Make an Impression: Tips for Your Next Interview

Congratulations! You have made it past the resume review and have been selected for an interview. Now what?

The interview is one of the most important elements in the job search process. Interviewing for a position that you really are passionate about can be quite nerve-racking. Think of an interview as a highly focused professional conversation. This article will hopefully help you evaluate if a position is the right fit for you and for the company.

Dress for Success and Make a Good First Impression

Dress for success. Clothing is a very personal preference, and I believe you should wear something that makes you feel like yourself and that will make you feel comfortable during the interview. With that being said, while a suit is the standard interview attire in a business environment, it might not always be appropriate. I suggest wearing one if you think the interview will take place in an informal environment- you can even call before and ask! Regardless, you can never be overdressed if you are wearing a tailored suit.

Arrive ten minutes early to the interview- no more, no less. Many job-seekers don’t realize that showing up too early often creates a poor first impression. Arriving more than ten minutes early for an interview can place pressure on the employer to quickly finish what he or she is working on so they are not keeping you waiting.

Shake hands firmly. The three-second handshake that starts the interview is your first opportunity to create a great impression.

Smile, smile, smile!   Smiling sends a signal that you are open and approachable.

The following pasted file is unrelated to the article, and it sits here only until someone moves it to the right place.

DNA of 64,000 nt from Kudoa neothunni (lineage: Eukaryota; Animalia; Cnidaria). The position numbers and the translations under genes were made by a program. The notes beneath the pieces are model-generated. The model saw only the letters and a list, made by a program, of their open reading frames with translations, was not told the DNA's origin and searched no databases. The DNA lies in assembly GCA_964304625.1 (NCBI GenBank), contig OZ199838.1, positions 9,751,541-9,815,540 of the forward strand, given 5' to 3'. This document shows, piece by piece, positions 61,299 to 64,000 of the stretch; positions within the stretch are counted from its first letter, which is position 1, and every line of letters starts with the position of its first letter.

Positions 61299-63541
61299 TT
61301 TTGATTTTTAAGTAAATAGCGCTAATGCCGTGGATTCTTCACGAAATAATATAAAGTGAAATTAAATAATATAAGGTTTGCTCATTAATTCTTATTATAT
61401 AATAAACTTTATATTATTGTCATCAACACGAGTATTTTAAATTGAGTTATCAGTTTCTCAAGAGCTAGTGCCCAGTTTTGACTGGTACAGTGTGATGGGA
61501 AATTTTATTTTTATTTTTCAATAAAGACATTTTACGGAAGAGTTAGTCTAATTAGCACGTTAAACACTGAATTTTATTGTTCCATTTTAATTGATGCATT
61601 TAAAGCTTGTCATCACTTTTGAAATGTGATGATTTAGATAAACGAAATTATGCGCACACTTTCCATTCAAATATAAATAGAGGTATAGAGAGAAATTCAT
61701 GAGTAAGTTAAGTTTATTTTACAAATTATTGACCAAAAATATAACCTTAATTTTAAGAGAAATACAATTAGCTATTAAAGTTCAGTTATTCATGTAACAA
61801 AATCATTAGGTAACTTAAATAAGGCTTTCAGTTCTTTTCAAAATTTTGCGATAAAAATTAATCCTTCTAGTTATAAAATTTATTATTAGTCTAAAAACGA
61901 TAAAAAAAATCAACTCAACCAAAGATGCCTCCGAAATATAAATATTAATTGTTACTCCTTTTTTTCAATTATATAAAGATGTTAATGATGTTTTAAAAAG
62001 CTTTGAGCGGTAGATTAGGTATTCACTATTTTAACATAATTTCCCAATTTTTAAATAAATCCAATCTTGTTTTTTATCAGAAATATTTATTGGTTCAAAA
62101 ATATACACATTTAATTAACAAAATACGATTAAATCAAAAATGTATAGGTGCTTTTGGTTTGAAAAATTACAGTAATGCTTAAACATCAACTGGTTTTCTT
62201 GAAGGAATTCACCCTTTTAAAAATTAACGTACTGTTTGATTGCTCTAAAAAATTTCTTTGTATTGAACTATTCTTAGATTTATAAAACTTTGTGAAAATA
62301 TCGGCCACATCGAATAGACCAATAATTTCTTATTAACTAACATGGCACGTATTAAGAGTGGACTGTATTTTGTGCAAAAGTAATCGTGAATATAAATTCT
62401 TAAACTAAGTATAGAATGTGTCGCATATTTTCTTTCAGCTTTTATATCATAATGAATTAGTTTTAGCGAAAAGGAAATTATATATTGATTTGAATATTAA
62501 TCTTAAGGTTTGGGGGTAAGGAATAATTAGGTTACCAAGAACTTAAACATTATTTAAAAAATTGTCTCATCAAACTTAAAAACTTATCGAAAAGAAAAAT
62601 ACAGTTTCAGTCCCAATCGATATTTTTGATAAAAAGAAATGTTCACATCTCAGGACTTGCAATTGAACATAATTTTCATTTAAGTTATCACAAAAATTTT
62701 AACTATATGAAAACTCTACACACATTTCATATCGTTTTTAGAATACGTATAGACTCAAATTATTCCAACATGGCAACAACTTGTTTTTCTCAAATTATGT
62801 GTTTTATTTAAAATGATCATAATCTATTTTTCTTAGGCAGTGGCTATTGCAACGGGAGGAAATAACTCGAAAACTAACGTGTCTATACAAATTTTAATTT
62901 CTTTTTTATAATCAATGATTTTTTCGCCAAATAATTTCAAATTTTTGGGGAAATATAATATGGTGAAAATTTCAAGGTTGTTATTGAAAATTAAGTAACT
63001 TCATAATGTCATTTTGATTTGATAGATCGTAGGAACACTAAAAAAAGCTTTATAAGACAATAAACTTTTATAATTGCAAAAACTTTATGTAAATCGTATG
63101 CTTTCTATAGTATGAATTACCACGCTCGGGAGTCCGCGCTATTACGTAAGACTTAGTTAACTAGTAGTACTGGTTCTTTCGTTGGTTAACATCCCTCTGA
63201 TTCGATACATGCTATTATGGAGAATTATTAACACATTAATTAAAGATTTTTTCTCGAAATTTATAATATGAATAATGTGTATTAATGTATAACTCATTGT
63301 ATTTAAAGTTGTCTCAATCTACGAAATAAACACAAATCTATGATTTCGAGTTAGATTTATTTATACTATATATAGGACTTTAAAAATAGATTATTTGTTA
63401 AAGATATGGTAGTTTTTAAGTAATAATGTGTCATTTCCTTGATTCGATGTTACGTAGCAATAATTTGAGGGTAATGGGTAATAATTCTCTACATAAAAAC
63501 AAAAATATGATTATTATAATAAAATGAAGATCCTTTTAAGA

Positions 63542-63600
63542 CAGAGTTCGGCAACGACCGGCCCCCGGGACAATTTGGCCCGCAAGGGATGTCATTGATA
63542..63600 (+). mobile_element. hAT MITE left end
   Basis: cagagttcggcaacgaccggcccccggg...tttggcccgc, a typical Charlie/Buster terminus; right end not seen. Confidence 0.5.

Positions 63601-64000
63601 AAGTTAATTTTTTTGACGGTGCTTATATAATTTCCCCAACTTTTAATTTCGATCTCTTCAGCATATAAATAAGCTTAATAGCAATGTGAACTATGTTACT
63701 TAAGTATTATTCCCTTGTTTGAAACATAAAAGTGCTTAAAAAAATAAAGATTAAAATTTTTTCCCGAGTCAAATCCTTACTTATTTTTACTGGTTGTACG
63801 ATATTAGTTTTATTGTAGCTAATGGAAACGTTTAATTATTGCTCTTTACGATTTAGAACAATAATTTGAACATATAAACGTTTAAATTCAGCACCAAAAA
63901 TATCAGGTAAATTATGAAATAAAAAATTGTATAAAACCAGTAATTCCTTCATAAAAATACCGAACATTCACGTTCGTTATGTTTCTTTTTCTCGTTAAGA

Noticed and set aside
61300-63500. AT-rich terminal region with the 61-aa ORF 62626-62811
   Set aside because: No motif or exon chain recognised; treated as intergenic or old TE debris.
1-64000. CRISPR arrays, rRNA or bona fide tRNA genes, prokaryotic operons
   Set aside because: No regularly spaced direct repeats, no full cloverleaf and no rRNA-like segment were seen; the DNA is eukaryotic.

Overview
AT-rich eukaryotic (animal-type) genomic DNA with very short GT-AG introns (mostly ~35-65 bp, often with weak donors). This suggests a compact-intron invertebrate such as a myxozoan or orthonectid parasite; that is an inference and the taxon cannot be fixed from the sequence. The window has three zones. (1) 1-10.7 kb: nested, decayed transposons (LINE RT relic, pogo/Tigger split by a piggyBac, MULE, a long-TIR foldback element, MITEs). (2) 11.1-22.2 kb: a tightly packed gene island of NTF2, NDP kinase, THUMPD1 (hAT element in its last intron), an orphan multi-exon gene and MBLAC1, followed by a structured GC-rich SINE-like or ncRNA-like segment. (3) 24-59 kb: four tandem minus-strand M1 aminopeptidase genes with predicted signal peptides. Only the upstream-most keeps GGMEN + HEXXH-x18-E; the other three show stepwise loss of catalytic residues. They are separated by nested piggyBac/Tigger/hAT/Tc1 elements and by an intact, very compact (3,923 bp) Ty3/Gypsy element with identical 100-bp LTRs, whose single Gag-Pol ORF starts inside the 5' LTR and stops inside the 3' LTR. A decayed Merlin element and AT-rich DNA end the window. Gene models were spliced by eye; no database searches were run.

Interviewing Tips

Research the company. It is to your advantage to carefully research the job and the organization. There are many ways to do this. You can request printed materials from the employer, such as annual reports and job descriptions. This is an entirely appropriate request, so don’t hesitate to make it. Ask colleagues, friends, and faculty about the organization, and about any personal contacts at the organization they might have. Look at the organization’s website. Knowing about the job will help you prepare your qualifications so that you can show why you are the best candidate!

“Practice makes perfect.” Practice answering questions with a friend, or in front of a mirror. Ask your friend to give you constructive criticism on your speaking style, mannerisms, and poise. As you practice, avoid using transition words, such as “like” and “um.”

Know yourself. An interview gives the employer a chance to get to know you. The best preparation is to know yourself well enough to be able to concretely describe yourself. Come up with five to seven skills or qualities that you possess that you would use to describe yourself. You may be asked, ‘‘What three words would you use to describe yourself.’’ If you are prepared, you have a set of five to choose.

Be Alert and Listen. Stay in the moment and listen closely to questions. Make sure you are actually answering the question that was asked. If you did not hear the question clearly, it is appropriate to ask the interviewer to restate the question.

Follow-up after the interview. You should write a thank you note within 48 hours after an interview, even if the interview (or the interviewer) was not productive and/or you are not interested in the position. 

Interview Outtakes – Also known as things to avoid

“Someone once blew her nose and lined up the used tissues on the table in front of her.”

“Someone hugged me at the end of the interview.”

“Someone answered their cell phone during the interview and had a conversation with her mother.”

“Someone kept giggling through a serious interview.”

“Candidate said he really didn’t want to get a job, but the unemployment office needed proof that he was looking for one.”